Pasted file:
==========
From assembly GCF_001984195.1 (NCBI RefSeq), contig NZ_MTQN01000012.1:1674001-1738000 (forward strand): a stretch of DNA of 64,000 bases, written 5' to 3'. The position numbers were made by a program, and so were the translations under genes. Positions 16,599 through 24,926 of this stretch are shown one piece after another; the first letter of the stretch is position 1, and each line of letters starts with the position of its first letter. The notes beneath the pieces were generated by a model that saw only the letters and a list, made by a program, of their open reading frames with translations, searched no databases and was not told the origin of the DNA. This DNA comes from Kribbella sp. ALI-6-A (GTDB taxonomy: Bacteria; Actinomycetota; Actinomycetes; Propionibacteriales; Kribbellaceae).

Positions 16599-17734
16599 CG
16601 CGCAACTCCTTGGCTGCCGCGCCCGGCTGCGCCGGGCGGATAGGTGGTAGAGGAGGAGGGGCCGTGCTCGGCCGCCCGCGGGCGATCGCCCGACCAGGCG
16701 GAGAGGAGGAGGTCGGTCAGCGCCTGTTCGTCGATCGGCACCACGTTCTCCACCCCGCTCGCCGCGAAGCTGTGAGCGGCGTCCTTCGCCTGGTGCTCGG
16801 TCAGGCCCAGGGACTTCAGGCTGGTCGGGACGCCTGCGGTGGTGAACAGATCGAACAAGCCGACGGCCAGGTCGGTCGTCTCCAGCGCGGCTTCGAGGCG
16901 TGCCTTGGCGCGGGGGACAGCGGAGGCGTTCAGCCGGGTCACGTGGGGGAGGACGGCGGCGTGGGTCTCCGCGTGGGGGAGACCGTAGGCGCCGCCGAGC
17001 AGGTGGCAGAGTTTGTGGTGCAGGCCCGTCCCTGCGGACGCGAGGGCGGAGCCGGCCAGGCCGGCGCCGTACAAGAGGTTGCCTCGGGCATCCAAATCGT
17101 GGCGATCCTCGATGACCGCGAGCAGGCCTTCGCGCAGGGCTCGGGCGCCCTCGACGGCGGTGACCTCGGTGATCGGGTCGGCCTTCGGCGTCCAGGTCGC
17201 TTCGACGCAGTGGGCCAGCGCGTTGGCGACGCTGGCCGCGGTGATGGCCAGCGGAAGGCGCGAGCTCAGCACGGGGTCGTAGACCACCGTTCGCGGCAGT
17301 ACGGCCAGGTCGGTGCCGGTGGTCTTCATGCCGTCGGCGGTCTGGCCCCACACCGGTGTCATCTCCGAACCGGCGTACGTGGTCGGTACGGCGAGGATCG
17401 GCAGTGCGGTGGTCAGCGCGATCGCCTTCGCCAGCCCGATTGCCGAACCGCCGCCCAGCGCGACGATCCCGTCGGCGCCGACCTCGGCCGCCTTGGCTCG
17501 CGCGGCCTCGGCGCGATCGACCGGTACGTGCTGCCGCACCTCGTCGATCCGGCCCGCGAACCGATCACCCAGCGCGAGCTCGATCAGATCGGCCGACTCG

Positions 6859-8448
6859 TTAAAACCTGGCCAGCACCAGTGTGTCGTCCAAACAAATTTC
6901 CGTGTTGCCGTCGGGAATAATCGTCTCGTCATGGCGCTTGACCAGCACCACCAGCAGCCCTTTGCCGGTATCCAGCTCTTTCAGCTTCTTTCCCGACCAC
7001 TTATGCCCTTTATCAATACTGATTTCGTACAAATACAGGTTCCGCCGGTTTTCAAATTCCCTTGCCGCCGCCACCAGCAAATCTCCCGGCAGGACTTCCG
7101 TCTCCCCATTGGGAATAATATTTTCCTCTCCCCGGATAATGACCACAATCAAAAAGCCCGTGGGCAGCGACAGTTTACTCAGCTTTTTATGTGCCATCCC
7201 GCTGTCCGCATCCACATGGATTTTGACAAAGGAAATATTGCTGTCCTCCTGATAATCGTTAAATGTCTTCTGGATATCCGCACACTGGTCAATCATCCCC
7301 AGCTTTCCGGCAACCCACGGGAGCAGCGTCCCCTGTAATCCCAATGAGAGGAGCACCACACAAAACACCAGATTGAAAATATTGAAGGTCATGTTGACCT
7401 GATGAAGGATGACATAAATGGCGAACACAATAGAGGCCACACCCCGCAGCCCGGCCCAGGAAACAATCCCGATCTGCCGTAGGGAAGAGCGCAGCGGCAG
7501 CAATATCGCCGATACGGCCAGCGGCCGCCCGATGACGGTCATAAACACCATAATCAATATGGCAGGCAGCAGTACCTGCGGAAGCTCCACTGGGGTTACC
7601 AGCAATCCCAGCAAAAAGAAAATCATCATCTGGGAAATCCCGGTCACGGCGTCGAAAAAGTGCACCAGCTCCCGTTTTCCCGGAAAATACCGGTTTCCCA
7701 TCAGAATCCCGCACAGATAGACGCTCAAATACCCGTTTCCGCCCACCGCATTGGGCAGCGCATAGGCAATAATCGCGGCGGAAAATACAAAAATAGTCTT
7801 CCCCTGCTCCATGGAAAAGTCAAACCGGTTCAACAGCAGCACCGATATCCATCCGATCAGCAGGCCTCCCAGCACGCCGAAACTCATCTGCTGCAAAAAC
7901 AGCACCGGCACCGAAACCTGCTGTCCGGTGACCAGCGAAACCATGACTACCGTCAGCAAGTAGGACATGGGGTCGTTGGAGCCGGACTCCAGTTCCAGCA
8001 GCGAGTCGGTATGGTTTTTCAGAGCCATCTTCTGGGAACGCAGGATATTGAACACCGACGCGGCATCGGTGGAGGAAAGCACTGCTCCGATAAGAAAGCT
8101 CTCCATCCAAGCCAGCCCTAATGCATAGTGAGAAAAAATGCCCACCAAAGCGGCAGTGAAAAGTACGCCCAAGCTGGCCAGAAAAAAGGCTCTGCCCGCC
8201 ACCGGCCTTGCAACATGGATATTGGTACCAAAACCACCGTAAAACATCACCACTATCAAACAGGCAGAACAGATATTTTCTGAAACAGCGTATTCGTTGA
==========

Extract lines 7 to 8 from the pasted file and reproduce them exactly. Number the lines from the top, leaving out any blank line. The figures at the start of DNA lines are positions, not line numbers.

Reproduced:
16901 TGCCTTGGCGCGGGGGACAGCGGAGGCGTTCAGCCGGGTCACGTGGGGGAGGACGGCGGCGTGGGTCTCCGCGTGGGGGAGACCGTAGGCGCCGCCGAGC
17001 AGGTGGCAGAGTTTGTGGTGCAGGCCCGTCCCTGCGGACGCGAGGGCGGAGCCGGCCAGGCCGGCGCCGTACAAGAGGTTGCCTCGGGCATCCAAATCGT